Gambling is an activity where people place a bet or wager against something in the hope of winning money. It’s an exciting recreational activity and many people enjoy it as a way to socialise or escape worries and stress. But for some people it can become an addictive and dangerous habit. Often the root cause of gambling problems is mental health issues and it’s important to seek help if you’re struggling. If you’re worried you may be suffering from an addiction to gambling, there are a range of support services available including peer and specialist groups such as Gamblers Anonymous, based on the model of Alcoholics Anonymous. You can also seek debt advice from StepChange, a free and confidential service for people in financial crisis.
Gambling can be a fun and rewarding hobby, especially for those who are good at it. The adrenaline rush of winning cash and the sense of achievement are real rewards that can boost a person’s self-esteem and confidence. It’s also a great way to meet new friends, as people often gather to watch sports events or play casino games together.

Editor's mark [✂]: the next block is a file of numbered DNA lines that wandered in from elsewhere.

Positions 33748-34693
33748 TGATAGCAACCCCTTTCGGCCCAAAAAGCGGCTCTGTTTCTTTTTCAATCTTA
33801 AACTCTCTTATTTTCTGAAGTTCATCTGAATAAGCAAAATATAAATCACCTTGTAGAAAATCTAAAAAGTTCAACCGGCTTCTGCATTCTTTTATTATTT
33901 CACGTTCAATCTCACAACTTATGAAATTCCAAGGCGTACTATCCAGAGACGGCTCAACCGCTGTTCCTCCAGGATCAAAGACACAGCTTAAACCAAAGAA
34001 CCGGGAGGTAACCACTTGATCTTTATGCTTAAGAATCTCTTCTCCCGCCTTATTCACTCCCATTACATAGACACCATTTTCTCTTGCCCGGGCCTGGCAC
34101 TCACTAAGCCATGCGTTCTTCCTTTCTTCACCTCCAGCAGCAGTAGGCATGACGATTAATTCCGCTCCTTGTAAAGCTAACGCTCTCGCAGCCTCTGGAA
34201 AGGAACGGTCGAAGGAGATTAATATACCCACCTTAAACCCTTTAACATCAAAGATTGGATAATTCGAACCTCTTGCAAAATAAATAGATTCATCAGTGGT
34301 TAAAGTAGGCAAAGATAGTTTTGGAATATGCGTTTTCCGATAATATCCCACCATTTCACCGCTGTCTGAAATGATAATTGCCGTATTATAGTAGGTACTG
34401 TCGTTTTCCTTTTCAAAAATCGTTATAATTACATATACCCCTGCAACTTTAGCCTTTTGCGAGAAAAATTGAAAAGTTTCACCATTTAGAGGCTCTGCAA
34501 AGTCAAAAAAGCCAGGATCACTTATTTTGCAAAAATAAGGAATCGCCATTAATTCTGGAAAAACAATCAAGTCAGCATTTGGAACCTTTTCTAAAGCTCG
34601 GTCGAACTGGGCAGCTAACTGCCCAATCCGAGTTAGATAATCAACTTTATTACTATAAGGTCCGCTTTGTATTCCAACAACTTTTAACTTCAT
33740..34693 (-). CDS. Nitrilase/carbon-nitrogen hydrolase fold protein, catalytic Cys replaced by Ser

However, it can also have negative impacts on a person’s life and their relationships with others. These impacts are categorized into personal, interpersonal and community/society levels (Fig. 1). Personal impacts affect individuals directly, while interpersonal and community/societal effects impact those who are not gamblers themselves. Examples of impacts include changes in financial situations, such as increased debt or the loss of a job.